Lebanon’s economic crisis is quickly running out of control evidenced by the collapse of the currency, widespread corruption and a hyper-inflation spiral. The Lebanese pound is traded on the black market at six times the official rate whereas the country’s stock index has lost 25% since the turn of the year. This disparity has fueled galloping inflation and food prices have more than doubled over the past 6 months. In this context, as the economic and social meltdown is accelerating, the prospect of a rapid injection of liquidity by the IMF is receding.

The financial recovery plan, sent by the government to the IMF as a basis for discussion, calls for a full-size restructuring of the banking sector to address the shortfall of more than $90 billion (this is almost twice the size of the economy). The IMF has approved these figures while stating they would be ready to help once Lebanon puts an end to corruption. However, the central bank and members of parliament view these losses as grossly overestimated and refuse to put into question the efficiency of the existing banking system in place over the last 30 years.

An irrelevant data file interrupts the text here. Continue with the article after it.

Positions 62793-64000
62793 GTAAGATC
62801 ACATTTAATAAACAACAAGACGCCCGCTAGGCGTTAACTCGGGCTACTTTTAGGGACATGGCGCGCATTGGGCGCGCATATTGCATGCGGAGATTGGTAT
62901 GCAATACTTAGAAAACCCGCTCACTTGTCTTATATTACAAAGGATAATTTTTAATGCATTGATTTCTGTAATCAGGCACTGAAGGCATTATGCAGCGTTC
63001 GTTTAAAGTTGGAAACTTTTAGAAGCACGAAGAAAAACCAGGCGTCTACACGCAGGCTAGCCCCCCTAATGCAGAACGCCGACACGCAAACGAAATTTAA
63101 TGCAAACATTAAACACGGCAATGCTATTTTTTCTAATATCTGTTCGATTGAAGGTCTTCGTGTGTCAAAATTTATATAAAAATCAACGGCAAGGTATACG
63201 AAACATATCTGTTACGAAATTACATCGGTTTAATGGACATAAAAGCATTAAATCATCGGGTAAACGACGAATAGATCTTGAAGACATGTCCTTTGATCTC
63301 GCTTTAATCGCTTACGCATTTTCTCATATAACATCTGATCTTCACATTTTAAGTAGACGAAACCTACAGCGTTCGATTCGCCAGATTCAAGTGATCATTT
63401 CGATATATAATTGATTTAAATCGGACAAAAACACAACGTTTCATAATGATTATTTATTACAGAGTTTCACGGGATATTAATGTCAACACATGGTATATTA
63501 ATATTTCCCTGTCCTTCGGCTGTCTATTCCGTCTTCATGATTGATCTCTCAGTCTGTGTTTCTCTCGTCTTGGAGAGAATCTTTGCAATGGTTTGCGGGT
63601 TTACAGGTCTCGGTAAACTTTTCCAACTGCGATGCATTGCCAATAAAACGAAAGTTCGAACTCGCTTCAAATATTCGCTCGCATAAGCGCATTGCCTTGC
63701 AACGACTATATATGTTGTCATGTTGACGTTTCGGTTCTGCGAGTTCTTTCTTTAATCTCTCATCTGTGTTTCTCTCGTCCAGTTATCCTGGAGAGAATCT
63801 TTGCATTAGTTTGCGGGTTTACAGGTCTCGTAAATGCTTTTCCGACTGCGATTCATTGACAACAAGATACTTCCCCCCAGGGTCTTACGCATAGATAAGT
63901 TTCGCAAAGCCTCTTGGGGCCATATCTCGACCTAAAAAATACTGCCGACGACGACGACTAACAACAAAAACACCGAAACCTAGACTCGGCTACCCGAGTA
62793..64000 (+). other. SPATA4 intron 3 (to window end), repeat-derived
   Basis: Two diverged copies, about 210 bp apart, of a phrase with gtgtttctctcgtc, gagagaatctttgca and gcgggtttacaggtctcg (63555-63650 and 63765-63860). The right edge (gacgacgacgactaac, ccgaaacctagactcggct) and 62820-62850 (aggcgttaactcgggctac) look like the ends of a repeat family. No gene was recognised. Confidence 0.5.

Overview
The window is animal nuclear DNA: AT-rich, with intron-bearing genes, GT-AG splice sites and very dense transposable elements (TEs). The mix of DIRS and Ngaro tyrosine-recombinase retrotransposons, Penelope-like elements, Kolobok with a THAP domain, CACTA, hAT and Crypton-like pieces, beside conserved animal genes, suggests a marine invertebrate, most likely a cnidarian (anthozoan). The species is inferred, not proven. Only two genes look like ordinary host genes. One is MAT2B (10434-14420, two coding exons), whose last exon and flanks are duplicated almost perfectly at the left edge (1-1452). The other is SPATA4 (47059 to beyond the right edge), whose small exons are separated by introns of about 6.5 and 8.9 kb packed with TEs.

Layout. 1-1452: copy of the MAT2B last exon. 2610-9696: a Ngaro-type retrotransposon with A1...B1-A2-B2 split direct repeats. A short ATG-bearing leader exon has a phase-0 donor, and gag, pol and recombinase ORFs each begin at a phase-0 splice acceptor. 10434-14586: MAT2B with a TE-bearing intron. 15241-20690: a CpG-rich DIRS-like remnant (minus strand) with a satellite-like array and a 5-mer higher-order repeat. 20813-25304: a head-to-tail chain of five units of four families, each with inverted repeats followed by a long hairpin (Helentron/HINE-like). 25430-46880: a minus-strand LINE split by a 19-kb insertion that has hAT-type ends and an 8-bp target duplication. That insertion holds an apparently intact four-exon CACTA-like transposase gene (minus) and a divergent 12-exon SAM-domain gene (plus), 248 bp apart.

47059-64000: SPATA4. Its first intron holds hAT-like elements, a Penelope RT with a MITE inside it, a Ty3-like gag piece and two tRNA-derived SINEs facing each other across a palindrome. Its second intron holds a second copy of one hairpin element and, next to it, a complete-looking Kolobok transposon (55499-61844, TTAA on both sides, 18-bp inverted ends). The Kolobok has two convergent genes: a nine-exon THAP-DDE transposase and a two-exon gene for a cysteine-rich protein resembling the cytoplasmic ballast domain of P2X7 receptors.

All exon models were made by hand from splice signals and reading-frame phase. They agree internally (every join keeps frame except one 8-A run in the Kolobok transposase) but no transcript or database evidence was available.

An IMF rescue is one of the only options available for Lebanon to find a way out of their situation. For decades, foreign donors such as France and Britain have kept Lebanon afloat by bailing out their accounts, but they no longer seem to be willing to do so without far-reaching reforms.

Factually, Lebanon is bankrupt as it defaulted on its foreign debt for the first time in March. The government has been unable to halt the pound’s decline, prices exploded by more than 55% last month compared to the previous year, and food costs have risen by about 200%. Companies are increasingly looking at the black market to pay their financial obligations denominated in Lebanese pound, but some loans are still USD-denominated. The combined effect deep recession and significant public debt have resulted in a massive capital flight.

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